This is going to be difficult to solve even with a solid definition of damage, because there are just so many variables involved. I really doubt you will be able to get a specific answer no matter how much detail you give. This is the kind of question NASA would solve with wind tunnel tests and weeks of supercomputer time. So consider my answer as a really rough guess.
If we're including hearing loss as damage, then your limit for observer safety is the speed of sound. Sonic booms will cause hearing loss, whether it's from a bullet, a jet fighter, or The Flash.
If we're not including hearing loss it gets a lot tougher. As things move through the air, they leave a pressure wave behind them. The faster you move, the higher pressure the wave. Also however, the larger your surface area, the higher the pressure. Last, the closer you pass by the sensor, the higher the pressure will be. Fighter jets will break windows if they go super sonic near them. So since your speedster is much smaller than a fighter jet, he can either go faster, or go the same speed but closer than the fighter jets. On the opposite end of the spectrum, bullets often are several times faster than fighter jets, and yet you won't even feel one pass by you by more than a few centimeters. Note in this video, he shoots through the gaps of a card house, and it barely budges. So a quick google search tells me that the speed of sound is 331m/s, which I'll take as the minimum for my jet fighter example. Another quick google search tells me the muzzle velocity of that 50 caliber rifle in the video is about 931m/s. Recall, my argument is that your speedster is smaller than a jet, and larger than a bullet, so he will have a pressure wave that's bigger than the bullet, and smaller than the jet. So this means your safe speed limit is somewhere between 331m/s and 931m/s.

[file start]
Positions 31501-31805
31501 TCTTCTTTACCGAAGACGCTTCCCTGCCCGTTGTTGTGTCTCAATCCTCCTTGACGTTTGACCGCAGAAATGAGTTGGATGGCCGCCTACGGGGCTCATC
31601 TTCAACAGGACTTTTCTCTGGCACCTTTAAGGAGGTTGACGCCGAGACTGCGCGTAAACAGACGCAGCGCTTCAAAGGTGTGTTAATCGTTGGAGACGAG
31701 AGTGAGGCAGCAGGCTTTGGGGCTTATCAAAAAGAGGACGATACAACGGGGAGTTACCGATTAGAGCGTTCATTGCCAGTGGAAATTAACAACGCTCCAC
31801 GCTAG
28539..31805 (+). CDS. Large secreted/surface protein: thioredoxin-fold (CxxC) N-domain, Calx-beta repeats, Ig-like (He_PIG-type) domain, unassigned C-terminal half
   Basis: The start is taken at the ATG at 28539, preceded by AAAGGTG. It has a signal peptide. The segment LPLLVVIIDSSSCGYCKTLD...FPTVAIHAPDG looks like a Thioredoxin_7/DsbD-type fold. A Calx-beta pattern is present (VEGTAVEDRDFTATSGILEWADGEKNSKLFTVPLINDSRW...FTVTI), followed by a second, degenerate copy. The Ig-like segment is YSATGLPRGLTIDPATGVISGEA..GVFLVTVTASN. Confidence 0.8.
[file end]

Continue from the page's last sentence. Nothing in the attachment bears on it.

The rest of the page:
This will vary with the weather by the way.